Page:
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Twelve year old Christina is sent to live with her uncle and his two sons in the decaying country house, Flambards. Her uncle dominates the household with his sudden rages and callous cruelty, and her cousins Mark and Will could not be more different. Christina finds in stable-lad Dick a sympathetic friend to help steer her through the emotional undercurrents and discord which divide the Russell household. This is the first of four Flambards novels which are being reissued in the Oxford Children's Modern Classics series. It has been a best-seller since it first appeared in 1967, and has been successfully televised. This book is intended for age: 11+show more

Product details

  • Paperback | 208 pages
  • 130 x 210mm | 305g
  • Oxford University Press
  • Oxford, United Kingdom
  • New edition
  • New edition
  • 0192717839
  • 9780192717832

Review Text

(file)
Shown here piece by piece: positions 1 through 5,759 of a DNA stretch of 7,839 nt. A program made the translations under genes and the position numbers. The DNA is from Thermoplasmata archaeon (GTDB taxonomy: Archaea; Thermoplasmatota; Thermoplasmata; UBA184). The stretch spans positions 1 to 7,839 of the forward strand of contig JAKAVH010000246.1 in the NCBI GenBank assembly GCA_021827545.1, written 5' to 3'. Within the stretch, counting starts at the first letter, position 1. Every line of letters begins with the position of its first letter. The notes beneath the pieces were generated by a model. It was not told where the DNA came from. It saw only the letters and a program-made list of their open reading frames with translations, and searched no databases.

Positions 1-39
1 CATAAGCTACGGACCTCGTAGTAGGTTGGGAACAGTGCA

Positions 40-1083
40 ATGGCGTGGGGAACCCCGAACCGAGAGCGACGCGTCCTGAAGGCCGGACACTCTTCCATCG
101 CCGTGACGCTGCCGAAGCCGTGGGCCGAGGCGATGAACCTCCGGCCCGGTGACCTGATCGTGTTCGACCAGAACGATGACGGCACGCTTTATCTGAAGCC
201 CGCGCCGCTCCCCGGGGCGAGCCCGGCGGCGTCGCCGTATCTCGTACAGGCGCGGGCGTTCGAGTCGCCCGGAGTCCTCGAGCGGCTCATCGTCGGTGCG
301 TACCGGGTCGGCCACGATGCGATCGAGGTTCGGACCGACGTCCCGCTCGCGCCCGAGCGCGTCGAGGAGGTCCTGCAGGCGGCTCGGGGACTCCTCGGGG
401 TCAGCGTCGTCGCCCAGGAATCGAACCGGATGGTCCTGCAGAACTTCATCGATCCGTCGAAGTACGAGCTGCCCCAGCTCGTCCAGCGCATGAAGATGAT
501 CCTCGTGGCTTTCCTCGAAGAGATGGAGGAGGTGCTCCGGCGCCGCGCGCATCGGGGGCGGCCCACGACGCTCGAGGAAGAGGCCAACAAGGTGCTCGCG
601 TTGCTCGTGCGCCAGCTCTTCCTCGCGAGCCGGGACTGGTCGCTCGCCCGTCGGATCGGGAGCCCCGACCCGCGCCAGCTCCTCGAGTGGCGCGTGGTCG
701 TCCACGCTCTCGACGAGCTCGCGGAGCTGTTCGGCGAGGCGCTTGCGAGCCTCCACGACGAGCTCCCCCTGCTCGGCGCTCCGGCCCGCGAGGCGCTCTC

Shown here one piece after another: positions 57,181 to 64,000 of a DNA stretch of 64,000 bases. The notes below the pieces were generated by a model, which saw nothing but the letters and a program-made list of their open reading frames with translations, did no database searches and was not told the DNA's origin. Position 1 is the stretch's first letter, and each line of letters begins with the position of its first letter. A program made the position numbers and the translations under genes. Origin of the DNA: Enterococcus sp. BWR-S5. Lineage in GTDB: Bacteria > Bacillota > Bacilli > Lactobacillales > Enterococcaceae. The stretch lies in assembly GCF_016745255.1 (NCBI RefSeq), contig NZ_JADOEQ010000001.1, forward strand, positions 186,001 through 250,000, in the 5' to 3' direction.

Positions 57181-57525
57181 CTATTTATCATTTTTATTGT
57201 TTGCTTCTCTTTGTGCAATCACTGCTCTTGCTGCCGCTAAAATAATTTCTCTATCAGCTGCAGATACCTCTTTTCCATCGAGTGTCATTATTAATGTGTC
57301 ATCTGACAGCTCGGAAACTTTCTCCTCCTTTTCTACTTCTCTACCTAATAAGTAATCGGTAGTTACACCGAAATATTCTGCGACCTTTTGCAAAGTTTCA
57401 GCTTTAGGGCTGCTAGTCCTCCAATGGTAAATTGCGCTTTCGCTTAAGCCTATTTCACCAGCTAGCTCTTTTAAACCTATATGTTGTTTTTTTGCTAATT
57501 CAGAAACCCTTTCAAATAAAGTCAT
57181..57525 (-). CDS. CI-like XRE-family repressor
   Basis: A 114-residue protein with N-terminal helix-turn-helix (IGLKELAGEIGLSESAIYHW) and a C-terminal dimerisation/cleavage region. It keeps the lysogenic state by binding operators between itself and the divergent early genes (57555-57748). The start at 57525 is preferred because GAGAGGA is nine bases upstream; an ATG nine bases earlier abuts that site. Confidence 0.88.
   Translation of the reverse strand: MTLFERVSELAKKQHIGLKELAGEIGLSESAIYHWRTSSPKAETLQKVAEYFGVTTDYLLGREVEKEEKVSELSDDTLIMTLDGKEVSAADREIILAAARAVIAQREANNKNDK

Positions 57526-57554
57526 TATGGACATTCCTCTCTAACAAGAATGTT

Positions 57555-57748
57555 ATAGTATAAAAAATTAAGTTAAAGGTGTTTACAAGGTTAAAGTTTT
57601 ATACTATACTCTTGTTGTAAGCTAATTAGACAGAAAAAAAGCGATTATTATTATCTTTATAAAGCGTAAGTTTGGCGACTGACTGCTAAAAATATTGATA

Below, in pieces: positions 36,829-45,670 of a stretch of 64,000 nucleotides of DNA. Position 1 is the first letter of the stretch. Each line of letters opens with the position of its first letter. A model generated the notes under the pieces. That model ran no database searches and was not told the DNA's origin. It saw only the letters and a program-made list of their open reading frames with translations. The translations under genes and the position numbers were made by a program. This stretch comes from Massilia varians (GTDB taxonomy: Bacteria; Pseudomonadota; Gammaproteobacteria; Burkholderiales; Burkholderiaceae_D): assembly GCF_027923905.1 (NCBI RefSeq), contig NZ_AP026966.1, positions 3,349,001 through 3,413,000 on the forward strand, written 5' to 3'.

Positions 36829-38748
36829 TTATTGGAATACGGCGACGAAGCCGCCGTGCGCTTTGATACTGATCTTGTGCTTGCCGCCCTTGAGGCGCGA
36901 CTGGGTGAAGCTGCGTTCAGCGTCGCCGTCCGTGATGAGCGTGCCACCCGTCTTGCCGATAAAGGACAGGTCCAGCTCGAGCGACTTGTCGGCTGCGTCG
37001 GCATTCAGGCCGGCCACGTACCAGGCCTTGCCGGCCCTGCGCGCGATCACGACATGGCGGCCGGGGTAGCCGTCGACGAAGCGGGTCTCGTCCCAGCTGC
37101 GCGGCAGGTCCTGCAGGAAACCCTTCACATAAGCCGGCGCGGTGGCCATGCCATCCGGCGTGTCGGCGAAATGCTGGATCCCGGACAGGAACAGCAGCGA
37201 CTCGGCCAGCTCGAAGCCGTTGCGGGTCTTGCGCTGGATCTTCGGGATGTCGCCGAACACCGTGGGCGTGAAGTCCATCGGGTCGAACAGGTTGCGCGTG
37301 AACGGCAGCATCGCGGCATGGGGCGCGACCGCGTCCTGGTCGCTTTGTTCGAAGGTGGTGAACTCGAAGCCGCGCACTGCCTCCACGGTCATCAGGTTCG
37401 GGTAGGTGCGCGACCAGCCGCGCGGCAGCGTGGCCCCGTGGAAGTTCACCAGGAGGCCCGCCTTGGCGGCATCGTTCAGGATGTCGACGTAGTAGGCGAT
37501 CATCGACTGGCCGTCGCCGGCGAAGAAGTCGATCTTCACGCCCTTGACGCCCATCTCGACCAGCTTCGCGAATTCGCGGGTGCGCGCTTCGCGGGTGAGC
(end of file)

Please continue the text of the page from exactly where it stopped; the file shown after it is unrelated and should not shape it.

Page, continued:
Take an orphan of twelve with no present but great future expectations; inject her into a distantly related, declining household (as an infusion of new funds?); offer her two antithetical cousins, brazen Mark and shrinking Will; overwhelm them all with crippled Uncle Russell and his passion for horses and hunting. What you have is an irresistible if hardly novel mise en scene; what follows is often surprising. Will has a passion of his own, for airplanes and flying (events span 1908-12), and his resolve matches his father's: to escape the hated (and feared) horseback riding, he prevents his injured leg from healing properly and gets to be left largely alone. Christina sympathizes, meanwhile discovers to her astonishment that she has the family predilection for riding; she also senses acutely the contrast between the quiet and order in the stables, the chaotic slovenliness in the house. Equally an attractant is groom Dick, whose tight lips only once reveal his affection. Whereas Mark goes from bad to worse, finally banishing Dick (and dooming his dependent family) for helping Christina save a favorite horse from being sold as dog food. Meanwhile Will has become a man in his own way, and a man of the future; in a very funny finale he pilots a recalcitrant plane into a steeplechase crowd, creating havoc and infuriating Mark and his father, then carries Christina off to London in a purring, powerful Rolls. It's easy to be patronizing about this, impossible to put it down - as a girl-getter it has everything going for it. (Kirkus Reviews)show more